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Posted by Tom Foremski - April 12, 2010 My buddy Dave Galbraith is the first person I remember to first start talking about curation and the Internet, several years ago. He even named his company Curations, and created a tool/site for curation: Wists . And his site SmashingTelly - is great example of curation, a hand-picked collection of great videos. Today, much is written about curation and the Internet but it all seems mostly talk because we don't really have the tools we need. Curation seems to be just a new way to describe things like blogging and "Editor's Picks."
The term "curate" is the interactive world's new buzzword. During content creation and governance discussions, client pitches and creative brainstorms, I've watched this word gain traction at almost warp speed. by Jul 14
I keep hearing people throw around the word “curation” at various conferences, most recently at SXSW. The thing is most of the time when I dig into what they are saying they usually have no clue about what curation really is or how it could be applied to the real-time world. So, over the past few months I’ve been talking to tons of entrepreneurs about the tools that curators actually need and I’ve identified seven things. First, who does curation? Bloggers, of course, but blogging is curation for Web 1.0.
I've been playing all day with the new Threadsy, the new Seesmic desktop, the unreleased Brizzly, the new TweetDeck desktop, and the new PeopleBrowsr. It is very hard to tell these apart. That tells me there's a shakeout coming. Or, there's a billion-dollar opportunity none of them are seeing yet. Here's the opportunity: curation. "Oh, Scoble, you are being stupid again," I can just hear some of you saying.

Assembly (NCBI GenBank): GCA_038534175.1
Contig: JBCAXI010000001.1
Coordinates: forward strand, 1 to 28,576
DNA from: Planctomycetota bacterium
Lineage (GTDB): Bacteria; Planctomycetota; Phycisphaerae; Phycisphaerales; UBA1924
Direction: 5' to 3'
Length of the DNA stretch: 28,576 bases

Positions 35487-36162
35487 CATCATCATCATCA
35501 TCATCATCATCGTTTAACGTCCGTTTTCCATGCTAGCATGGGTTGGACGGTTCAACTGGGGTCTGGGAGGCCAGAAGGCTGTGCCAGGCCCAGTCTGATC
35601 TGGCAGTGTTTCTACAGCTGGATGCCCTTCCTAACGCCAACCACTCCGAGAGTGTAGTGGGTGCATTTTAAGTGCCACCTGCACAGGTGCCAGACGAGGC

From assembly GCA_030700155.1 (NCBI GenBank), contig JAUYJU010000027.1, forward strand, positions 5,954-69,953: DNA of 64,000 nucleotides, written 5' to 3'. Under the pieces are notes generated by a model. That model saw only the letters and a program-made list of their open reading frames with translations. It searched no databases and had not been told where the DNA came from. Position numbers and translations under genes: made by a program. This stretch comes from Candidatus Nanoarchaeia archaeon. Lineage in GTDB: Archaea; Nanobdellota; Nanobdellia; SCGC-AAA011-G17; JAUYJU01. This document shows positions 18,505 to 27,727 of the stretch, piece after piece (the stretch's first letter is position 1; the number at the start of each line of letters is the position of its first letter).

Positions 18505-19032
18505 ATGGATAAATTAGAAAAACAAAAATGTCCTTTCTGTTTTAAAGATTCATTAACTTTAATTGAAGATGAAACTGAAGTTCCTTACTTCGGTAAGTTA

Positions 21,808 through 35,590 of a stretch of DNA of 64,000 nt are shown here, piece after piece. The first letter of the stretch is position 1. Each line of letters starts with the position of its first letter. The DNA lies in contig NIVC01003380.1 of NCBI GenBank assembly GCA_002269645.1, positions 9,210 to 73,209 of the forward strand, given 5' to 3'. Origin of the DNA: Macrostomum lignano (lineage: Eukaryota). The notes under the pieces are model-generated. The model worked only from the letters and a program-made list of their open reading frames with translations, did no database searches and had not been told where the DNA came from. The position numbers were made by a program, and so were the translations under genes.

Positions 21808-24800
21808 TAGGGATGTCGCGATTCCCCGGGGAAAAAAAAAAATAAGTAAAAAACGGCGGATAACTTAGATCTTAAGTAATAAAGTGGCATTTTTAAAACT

The term “curate” is the interactive world’s new buzzword. During content creation and governance discussions, client pitches and creative brainstorms, I’ve watched this word gain traction at almost warp speed. As a transplant from museums and libraries into interactive media, I can’t help but ask what is it about this word that deserves redefinition for the web?
Mashable's Pete Cashmore says Digg can rise again if it helps us tackle "information overload." Mashable's Pete Cashmore: Digg could make a comeback on the Web Digg announces it will give users home pages, similar to those on Facebook or Twitter Those pages may give Digg some of its authority and appeal back, Cashmore says Editor's note : Pete Cashmore is founder and CEO of Mashable , a popular blog about social media. He writes a weekly column about social networking and technology for CNN.com . London, England (CNN) -- Social voting site Digg this week unveiled plans to become a hub for sharing links on the Web.
Now we’ve seen what Google has had up its sleeve with Google Buzz. I expect this is the last tool of the atomic age. No, not the energy field, the real-time content field.
Web curation trend